Published online by Cambridge University Press: 11 March 2021
It is the younger generations and lower-income households that are most affected by the housing and homelessness crisis. Huge aspects of their lives have become precarious and insecure, as a result of insecure, low-paid and often part-time jobs, and insecure and unaffordable housing.
Generation Rent is the new housing precariat, living with precarious housing, precarious work contracts and an inability to access mortgage credit, alongside unaffordable house prices and rent. There are workers paying over half of their wages on rent. A person with an average salary, renting the average home, now has to allocate 86.3% of their earnings on rent (UN, 2019).
Generation Rent results from growing housing unaffordability and increasingly precarious and low-wage employment, a trend that began in the 1990s and 2000s during the last housing boom and continued into the post-2008 global financial crisis and subsequent austerity period. They are being outbid by global investors, wealthy individuals and so-called ‘cuckoo’ funds (after the cuckoo bird, which pushes other birds’ eggs out of their nests and moves in), turning homes into wealth-accumulating commodities, with the only option for Generation Renters being to rent co-living micro-homes.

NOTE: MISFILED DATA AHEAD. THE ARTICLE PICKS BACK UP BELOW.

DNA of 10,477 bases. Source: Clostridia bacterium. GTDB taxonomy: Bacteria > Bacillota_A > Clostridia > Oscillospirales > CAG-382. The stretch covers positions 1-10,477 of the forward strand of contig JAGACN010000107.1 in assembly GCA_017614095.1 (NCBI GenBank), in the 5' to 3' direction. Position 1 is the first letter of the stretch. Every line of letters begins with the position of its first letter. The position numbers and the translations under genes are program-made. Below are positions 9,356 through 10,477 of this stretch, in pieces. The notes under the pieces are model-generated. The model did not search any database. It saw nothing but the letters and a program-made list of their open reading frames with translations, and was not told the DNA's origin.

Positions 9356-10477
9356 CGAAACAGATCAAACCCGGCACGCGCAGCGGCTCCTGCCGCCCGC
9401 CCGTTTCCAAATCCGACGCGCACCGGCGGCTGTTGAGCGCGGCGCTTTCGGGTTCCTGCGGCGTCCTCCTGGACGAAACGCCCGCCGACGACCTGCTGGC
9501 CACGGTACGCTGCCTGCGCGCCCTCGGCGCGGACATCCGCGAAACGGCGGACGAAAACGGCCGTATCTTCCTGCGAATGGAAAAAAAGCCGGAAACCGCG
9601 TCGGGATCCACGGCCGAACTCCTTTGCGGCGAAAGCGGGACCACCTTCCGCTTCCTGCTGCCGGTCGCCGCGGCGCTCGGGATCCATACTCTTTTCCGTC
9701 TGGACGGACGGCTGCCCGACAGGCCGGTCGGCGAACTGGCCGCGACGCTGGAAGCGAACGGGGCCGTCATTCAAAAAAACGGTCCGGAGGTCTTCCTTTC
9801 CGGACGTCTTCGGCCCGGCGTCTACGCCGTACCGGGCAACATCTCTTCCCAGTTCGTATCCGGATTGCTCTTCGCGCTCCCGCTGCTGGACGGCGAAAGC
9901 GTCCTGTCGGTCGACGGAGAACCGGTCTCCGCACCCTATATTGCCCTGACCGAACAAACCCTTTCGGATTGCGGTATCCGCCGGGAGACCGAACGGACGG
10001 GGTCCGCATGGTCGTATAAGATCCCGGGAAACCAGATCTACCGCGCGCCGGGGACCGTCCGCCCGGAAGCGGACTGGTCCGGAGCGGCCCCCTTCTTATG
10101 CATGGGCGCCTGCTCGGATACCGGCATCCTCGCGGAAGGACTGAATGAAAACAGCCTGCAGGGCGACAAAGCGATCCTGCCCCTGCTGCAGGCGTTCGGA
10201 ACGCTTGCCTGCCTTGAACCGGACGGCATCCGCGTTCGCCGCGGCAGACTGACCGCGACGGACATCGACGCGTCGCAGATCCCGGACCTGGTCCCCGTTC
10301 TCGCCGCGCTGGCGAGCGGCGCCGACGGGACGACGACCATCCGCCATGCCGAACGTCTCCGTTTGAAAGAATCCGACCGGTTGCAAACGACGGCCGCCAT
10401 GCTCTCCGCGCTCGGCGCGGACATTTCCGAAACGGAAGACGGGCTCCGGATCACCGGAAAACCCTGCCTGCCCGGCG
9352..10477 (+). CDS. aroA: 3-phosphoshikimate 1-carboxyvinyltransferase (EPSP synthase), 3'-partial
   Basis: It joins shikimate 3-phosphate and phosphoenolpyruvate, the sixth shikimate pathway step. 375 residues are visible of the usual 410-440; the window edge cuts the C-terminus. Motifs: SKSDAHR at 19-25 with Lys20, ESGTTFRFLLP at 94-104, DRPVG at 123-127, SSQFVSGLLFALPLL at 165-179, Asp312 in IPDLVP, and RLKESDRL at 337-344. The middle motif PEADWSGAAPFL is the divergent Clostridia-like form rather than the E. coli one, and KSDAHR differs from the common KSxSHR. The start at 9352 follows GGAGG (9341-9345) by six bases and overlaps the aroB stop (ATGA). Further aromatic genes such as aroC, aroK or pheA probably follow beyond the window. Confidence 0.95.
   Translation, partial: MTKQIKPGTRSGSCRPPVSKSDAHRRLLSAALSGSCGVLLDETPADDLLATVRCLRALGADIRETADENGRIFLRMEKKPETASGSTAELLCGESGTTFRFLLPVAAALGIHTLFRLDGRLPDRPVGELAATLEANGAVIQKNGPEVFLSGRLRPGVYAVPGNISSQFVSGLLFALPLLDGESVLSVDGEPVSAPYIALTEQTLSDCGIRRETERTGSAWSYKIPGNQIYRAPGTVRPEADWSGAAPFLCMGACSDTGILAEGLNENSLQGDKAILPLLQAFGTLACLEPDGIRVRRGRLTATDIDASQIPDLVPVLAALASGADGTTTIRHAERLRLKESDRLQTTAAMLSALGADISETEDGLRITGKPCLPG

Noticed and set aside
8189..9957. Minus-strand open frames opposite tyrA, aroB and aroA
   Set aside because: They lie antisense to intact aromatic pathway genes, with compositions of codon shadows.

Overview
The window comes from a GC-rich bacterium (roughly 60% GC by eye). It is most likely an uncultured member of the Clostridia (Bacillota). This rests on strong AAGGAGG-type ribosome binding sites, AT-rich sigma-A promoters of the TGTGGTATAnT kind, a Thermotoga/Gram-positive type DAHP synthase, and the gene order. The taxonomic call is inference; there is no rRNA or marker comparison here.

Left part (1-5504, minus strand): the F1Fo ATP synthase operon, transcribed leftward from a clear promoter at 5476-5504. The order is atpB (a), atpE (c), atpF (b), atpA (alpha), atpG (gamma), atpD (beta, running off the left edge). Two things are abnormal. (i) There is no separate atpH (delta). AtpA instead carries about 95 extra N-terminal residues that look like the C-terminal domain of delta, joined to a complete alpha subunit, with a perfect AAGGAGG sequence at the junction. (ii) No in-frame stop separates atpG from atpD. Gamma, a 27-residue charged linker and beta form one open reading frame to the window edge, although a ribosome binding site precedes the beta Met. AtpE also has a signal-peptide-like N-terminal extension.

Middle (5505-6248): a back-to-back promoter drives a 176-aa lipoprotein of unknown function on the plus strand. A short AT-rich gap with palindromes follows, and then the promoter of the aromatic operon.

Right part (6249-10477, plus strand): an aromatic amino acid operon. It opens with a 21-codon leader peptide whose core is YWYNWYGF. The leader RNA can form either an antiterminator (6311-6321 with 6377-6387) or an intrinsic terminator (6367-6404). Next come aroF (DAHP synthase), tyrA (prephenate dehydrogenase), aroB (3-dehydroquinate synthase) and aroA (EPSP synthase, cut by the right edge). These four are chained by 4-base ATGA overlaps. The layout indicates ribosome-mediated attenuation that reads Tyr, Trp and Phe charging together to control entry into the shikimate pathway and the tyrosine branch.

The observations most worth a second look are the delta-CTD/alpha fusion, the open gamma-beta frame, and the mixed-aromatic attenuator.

Increasingly, these micro-apartments – essentially expensive ‘shoebox’ homes, sharing with dozens of other people, known as build-to-rent ‘co-living’ – are the only way for Generation Renters to afford to live in the biggest cities. In the US, up to half of renters in key cities face high housing cost burdens (unaffordable housing), spending more than 30% of their household income on rent (PriceWaterhouseCooper, 2019).
Many Generation Renters are also forced to live at home with their parents for much longer, perhaps unable to move out. Generation Rent could equally be described as Generation Stuck at Home, or Generation Home Birds. In Ireland, 82% of men and 75% of women aged 16 to 29 are still living at home with their parents, in contrast to Denmark where just 40% of men and 32% of women under 29 live with their parents (Eurostat, 2019).
Generation Rent also comprises construction workers (tradespeople, including plumbers, blocklayers, and electricians), who have become some of the most precarious workers in the economy.